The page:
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Quincy MA Personal Injury Law Blog

Mailman sues homeowners after being injured in fall

At this particular time of year, the weather experienced here in Quincy can bring with it certain safety hazards. Home and property owners are required to be cognizant of the threats that the aftereffects of rain and snow can produce on their premises. However, in many cases, if one does not expect to do much walking around his or her property or to receive visitors, the temptation may be there to simply ignore cleaning up after a storm or prolonged period of bad weather. However, the need to keep sidewalks, steps, and walkways clear is as much to accommodate unexpected visitors as anything.

A New York homeowner is currently having to learn this lesson after being sued by his mailman. The letter carrier slipped and fell on wet moss that was covering a wooden walkway right outside of the house. The fall resulted in severe injuries to both his leg and foot, which required multiple surgeries and would not allow him to return to his work with the Postal Service. A settlement was recently agreed upon by the man and the homeowners’ insurer.

Recognizing the delayed onset of a TBI

Several of the Norfolk County residents who come to us here at Giarrusso Norton Cooley and McGlone, P.C. seeking compensation for loved ones who have suffered traumatic brain injuries were surprised at how long it took those injuries to manifest themselves. If you have a family member that has suffered head trauma yet appears to be OK immediately following his or her accident, you may mistakenly believe that he or she dodged a bullet. However, the absence of any signs to symptoms of a TBI immediately after sustaining trauma does not mean that one is not lurking beneath the surface.

When the head sustains trauma, blood vessels within it may rupture, causing swelling or even the accumulation of blood outside of the vessel. The result of such an accident could be a concussion, or a much more serious condition known as a hematoma. Depending upon the severity of the trauma, such problems could go undetected by diagnostic studies for hours or even days after an accident. This presents an added danger given that by the time these issues are finally detected, damage may have occurred that could be beyond the point of responding to treatment.

Man challenging four-year medical malpractice timely filing limit

Many may think that medical malpractice cases in Norfolk County simply involve an unhappy patient filing a complaint and the lawyers representing the doctors and/or hospitals involved quickly moving to settle. However, that is not often the case. Doctors and other medical providers stand behind the work that they do. At the same time, only a patient truly knows the impact that his or her provider’s alleged negligence had on his or her quality of life. If he or she truly believes that his or her care was inadequate, then he or she may very well be prepared to pursue the case to its very end.

An ongoing medical malpractice lawsuit in Ohio appears to reaching that point. The state’s Supreme Court is set to determine whether a man’s lawsuit against the clinic where he had his prostatectomy can go forward despite having passed the four year window in which patients are allowed to file such claims. The procedure originally took place in 2008, the results of which left the man unable to return to his job as a commercial airline pilot.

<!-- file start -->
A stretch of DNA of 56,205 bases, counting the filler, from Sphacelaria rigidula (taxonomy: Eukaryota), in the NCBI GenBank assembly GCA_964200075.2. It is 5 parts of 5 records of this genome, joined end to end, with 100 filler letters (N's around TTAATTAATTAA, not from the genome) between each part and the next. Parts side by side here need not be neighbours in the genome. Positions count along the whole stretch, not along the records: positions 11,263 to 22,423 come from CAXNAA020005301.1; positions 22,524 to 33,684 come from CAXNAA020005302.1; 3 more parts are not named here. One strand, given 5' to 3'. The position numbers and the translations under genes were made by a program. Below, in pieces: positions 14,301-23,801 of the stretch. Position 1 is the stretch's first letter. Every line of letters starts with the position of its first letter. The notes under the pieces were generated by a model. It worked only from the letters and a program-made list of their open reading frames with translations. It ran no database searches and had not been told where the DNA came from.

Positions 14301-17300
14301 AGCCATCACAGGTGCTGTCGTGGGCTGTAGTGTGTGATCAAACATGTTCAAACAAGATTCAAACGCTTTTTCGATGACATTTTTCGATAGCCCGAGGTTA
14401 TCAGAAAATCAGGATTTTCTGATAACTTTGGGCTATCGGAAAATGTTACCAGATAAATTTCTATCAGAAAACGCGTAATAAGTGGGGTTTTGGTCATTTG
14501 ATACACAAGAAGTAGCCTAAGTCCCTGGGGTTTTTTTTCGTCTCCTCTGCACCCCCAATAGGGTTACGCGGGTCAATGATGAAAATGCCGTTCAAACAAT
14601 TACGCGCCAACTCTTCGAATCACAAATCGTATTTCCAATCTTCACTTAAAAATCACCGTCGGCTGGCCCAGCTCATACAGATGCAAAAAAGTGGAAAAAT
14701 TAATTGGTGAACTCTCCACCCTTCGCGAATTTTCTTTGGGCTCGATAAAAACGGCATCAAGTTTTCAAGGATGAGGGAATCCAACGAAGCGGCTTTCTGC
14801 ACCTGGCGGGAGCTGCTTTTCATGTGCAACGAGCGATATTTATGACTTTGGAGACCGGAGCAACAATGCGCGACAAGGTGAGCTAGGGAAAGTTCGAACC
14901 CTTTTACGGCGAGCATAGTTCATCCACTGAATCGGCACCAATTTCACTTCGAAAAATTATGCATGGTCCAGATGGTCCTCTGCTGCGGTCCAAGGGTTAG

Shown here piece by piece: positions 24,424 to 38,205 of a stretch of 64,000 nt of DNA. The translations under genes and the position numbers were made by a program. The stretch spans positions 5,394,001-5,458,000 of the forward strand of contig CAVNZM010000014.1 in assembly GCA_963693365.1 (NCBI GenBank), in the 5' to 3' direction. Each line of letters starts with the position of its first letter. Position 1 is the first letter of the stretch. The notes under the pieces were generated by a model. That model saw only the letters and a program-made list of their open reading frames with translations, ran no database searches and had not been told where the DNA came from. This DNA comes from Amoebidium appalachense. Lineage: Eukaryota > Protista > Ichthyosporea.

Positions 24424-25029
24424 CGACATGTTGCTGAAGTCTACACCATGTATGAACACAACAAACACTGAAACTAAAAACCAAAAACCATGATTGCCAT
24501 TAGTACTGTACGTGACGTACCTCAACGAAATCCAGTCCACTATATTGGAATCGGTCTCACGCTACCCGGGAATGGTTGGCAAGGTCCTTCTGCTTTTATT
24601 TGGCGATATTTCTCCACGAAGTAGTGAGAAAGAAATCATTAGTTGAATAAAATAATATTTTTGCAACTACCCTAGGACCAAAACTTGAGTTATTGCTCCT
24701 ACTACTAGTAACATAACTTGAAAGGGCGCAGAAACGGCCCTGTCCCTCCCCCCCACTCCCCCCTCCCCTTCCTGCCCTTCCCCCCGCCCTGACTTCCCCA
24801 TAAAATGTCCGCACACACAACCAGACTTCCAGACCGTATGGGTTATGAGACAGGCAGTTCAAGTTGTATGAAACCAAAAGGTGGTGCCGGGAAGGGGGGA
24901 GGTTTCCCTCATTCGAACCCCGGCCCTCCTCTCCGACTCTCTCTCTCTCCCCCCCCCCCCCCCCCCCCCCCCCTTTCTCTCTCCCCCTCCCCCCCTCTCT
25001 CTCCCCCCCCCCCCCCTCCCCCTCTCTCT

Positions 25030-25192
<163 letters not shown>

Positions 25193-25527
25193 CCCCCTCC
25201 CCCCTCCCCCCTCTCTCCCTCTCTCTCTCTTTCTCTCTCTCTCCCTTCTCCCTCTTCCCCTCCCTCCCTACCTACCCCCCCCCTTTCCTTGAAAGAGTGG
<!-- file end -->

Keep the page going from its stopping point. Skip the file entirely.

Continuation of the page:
What are the tax implications of wrongful death rewards?

After having lost a loved one to an accident in Quincy, your first course of action is likely to be to grieve. After that may come the decision to pursue compensation for your loss through a wrongful death lawsuit. If and when you are rewarded a settlement from such action, your thoughts may then turn to discovering the tax implications of whatever settlement money that you may have coming in. Problems in dealing with a legal reward can easily add unnecessary stress to your life rather than helping to relieve the financial burden that your loved one left you with.

To understand how to successfully handle the taxes that result from a wrongful death lawsuit, you must understand the concepts of punitive and compensatory damages. Punitive damages are meant to serve as some small form of punishment. Compensatory damages, on the other hand, are specifically-designed to compensate for any incurred loss. The nature of these different forms of damages has a direct influence on how the money that results from them is treated when it comes to be tax season.

Understanding the dangers posed by chemical asphyxiants

Oftentimes, the Quincy clients that we assist here at Giarrusso Norton Cooley & McGlone, P.C. are surprised to learn that the most significant dangers posed by fire are unseen. As fire breaks materials down, compounds are released into the air that affect your ability to breathe, causing you to pass out. It is important that you understand how asphyxiants affect your body to avoid injury and spot where an inefficient evacuation plan could place you in danger.

Chemical asphyxiants can affect you in one of two ways: through changing the chemical composition of the air or affecting the way oxygen is absorbed into your body. According to the website ChemicalSpill.org, the normal concentration of oxygen in the air is 21 percent. When fire causes chemicals to be released into the air, the resultant chemical imbalance reduces that percentage of oxygen. This, in turn, impedes your ability to breathe and leads to asphyxiation. The physical manifestations of a decrease in the oxygen content in the air are classified by the four stages of asphyxiation. These are:

  •          First: Rapid pulse, impeded motor functions; manifest at 20.9 - 19.5 percent oxygen concentration.
  •          Second: Fatigue, impaired judgment; manifest at 19.5 – 12 percent oxygen concentration.
  •          Third: Nausea and vomiting, possible brain damage; manifest at 10 – 6 percent oxygen concentration.
  •          Fourth: Respiratory failure, death; manifest at less than 6 percent oxygen.

Outlining Massachusetts’ stance on sovereign immunity